Market strength or weakness is identifiable by examining Bullish Percent Indicators as illustrated in this link to the NYSE. Seventy-four percent of the stocks within the New York Stock Exchange (NYSE) are currently showing a bullish signal as illustrated by Fastenal (FAST). Note the X's in the right-hand column of the Point and Figure graph. The following data table shows the condition of seven broad U.S. markets. Every market is showing X's in the right-hand column which means each index is bullish or the offense has the ball.
While every measured index is showing strength, there is cause for concern as five of the seven indexes are in over-bought territory. Over-bought occurs when over 70% of the stocks within the index are bullish. Eventually reversion-to-the-mean sets in and bullish stocks turn bearish.
In the table below each row shows the percentage of stocks that were bullish in a particular index for a particular week. While it is important to note the specific value for a given week, changes from week to week are also vital, particular when a major market moves from offense to defense or vice versa. This happened last week with the DJIA.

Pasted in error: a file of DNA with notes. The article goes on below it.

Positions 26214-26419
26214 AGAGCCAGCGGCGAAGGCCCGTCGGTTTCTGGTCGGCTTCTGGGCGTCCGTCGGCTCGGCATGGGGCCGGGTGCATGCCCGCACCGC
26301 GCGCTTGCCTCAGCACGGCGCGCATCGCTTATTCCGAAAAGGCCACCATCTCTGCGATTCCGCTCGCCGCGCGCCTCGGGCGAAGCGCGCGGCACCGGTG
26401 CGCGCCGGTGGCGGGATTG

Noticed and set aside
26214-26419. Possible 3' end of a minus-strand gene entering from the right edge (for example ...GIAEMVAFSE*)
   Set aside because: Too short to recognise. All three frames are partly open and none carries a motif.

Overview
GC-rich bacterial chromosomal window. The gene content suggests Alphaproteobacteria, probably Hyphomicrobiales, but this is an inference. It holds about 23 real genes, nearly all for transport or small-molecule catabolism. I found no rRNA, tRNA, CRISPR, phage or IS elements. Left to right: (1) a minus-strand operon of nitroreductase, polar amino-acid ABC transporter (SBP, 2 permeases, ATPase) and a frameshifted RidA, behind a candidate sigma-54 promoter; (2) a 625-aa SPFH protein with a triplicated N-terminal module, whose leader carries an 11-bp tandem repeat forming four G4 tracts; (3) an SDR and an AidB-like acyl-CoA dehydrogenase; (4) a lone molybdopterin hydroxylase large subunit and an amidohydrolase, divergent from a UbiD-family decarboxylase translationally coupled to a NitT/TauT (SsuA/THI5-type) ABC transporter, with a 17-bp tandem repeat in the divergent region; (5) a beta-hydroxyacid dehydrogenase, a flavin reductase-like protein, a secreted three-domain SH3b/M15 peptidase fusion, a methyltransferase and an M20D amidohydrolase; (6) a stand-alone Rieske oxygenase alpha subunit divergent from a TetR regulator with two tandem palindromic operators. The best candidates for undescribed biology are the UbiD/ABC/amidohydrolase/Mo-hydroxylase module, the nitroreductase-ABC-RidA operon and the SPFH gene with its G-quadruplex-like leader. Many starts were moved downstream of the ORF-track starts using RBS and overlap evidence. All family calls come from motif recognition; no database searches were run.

The following data table breaks the market down into ten sectors. As might be expected when the major indexes are strong, the same is true for individual sectors. However, this week Staples moved from offensive to defense. While this sector shifted the ball over to the defensive team it does not necessarily follow that a staples ETF such as VDC will also show O's in the right-hand column. The individual ETF is showing the price movement of all the stocks within VDC while the sector BPI is measuring the percentage of stocks that are bullish within that sector.
Only the Staples and Utilities sectors are bearish this week. Of greater concern is the high percentage of stocks that are bullish in all the sectors. Eight of the ten sectors are in over-bought territory, so caution is in order.
Additional disclosure: Significant tickers are: VTI, GTU, VNQ, and VWO.